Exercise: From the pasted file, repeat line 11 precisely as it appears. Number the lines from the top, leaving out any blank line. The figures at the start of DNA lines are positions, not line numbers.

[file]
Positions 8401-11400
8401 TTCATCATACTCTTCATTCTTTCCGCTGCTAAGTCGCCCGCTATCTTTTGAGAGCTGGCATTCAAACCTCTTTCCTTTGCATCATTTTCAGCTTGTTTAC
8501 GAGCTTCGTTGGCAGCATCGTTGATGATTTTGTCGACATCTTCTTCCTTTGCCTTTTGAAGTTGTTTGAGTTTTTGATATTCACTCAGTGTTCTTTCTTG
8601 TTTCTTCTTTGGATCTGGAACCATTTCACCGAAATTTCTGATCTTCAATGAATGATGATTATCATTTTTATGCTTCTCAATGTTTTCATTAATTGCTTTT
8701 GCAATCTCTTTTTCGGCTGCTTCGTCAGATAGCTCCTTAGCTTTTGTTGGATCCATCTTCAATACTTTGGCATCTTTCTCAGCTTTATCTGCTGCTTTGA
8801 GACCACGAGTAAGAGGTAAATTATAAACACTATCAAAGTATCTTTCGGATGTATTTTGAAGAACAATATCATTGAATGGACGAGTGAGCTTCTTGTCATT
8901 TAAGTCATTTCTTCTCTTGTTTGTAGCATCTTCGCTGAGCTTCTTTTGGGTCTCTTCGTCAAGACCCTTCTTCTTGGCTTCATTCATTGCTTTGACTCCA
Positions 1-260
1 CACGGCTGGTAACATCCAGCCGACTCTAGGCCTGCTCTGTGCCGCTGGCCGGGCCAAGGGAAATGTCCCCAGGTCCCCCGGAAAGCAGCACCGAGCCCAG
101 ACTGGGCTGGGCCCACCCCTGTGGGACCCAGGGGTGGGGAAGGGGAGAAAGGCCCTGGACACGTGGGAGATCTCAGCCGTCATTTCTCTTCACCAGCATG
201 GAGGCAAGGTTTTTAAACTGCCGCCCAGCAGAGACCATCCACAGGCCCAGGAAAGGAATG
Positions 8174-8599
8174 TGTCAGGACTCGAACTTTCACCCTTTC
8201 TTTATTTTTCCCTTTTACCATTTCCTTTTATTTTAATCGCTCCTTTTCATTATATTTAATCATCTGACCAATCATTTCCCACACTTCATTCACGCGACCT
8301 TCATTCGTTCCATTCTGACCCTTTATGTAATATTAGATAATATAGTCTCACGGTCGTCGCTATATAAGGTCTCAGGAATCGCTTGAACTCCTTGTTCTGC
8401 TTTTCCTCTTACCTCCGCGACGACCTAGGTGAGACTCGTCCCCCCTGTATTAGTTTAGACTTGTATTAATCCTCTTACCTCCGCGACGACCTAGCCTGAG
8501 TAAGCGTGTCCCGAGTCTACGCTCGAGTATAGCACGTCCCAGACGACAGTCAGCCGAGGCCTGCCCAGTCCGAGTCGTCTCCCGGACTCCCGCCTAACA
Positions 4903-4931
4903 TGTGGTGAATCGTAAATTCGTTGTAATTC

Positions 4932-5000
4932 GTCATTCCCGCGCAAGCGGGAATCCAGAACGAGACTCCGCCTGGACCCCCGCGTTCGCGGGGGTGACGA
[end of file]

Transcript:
201 GAGGCAAGGTTTTTAAACTGCCGCCCAGCAGAGACCATCCACAGGCCCAGGAAAGGAATG